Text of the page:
Jody Wesley, owner of United Services (USPRO), calls what his company does “emergency-room remodeling,” which is a good analogy. For restoration contractors, who arrive in the aftermath of a fire, flood, twister, or other disaster, “rebuild” barely begins to describe the range of services they provide. Fires, floods, and storms generate the biggest proportion of work at many operations. Many handle both commercial and residential work, which is more seasonal. Fires tend to happen when the weather cools. Greg Bowles, co-owner of Bowles Construction, in Augusta, Ga., says what he calls “fire season” generally runs from about Nov. 1 through March.
But big spurts in business also come from sudden storms. This spring, for instance, USPRO had more calls than it could handle after a series of storms tore through the Central Illinois market. “We had 100 new claims in two weeks,” Wesley says, and fortunately he has a network of local subcontractors who can be counted on when disaster insurance claims suddenly multiply.
Natural disasters are the wild-card, but can quickly bump up revenues, so some companies, such as Aspen Contracting, are organized to go where disaster strikes. President Pat Nussbeck says that Aspen Contracting, which is based in Lee’s Summit, Mo., is licensed in 42 states, and has a sophisticated phone network to ensure that homeowners can reach the company even when power is out and phone lines are down.
Regional weather events also provide the greatest portion of business for companies such as Construction Masters Roofing, in Little Rock, Ark., where owner Maro Croff says that the chance of a roof being damaged by a tornado or a wind or hail storm is greater than its simply wearing out.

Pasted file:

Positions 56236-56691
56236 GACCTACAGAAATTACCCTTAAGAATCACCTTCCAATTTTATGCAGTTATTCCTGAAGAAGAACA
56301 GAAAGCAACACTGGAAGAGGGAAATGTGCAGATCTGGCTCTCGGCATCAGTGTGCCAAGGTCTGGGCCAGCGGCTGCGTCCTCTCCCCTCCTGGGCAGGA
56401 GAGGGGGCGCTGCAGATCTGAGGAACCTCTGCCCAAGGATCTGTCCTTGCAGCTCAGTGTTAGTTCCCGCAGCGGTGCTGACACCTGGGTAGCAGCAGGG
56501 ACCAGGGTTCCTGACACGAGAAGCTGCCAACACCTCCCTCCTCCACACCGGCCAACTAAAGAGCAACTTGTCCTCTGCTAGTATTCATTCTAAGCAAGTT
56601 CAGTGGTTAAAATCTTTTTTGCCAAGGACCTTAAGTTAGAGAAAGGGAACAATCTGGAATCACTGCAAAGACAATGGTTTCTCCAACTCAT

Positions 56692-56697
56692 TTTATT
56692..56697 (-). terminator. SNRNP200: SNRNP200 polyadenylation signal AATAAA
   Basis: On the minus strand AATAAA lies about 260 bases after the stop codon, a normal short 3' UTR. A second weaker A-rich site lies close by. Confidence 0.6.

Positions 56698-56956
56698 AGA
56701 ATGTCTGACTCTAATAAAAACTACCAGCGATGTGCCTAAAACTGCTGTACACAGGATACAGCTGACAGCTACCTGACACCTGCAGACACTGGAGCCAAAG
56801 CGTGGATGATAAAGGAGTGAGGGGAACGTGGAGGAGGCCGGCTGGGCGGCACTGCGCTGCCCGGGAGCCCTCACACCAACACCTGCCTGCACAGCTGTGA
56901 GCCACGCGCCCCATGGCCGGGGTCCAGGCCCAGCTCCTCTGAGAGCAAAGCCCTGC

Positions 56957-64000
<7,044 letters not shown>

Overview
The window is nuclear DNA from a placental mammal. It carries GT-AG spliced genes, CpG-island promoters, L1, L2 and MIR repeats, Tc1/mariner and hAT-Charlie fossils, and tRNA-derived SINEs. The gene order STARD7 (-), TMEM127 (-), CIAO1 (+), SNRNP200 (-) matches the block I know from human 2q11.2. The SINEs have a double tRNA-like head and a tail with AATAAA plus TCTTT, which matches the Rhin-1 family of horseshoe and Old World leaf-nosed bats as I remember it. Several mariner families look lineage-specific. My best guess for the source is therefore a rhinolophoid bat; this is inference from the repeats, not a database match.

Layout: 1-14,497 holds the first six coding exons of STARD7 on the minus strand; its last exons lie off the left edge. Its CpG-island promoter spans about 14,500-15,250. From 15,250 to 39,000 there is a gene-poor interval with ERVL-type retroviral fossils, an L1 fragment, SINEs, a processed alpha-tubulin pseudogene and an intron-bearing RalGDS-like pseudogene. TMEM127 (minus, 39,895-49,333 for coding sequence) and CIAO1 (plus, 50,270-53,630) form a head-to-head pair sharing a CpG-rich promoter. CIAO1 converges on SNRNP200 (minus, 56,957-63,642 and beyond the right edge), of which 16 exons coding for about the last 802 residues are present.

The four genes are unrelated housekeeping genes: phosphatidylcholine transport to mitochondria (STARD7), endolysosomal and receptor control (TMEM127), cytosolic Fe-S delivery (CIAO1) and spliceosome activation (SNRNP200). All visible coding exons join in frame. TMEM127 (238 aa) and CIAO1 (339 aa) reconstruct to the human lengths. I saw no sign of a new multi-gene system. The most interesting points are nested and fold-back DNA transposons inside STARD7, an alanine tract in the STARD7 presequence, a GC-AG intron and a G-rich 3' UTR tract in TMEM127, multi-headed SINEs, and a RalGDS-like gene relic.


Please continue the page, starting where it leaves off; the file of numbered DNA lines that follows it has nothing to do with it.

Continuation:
A recent spate of damaging storms and floods has tempted builders and remodelers outside the industry to get a piece of this seemingly steady business. “Anybody who has a ladder is in the business now,” Nussbeck says. But contractors who specialize in restoration point out that it’s tough to enter. Not only must they be masters of paperwork, rapid response — both when providing an estimate and when actually doing the remediation and rebuilding — is essential, as is the ability to cover costs until an insurance check is issued. And code changes are pushing up construction costs in many areas.
But for those who are established, restoration has almost been recession-proof. Bowles, whose company for many years divided its efforts between remodeling and restoration, last year switched exclusively to insurance work. “We went cold turkey,” he says.
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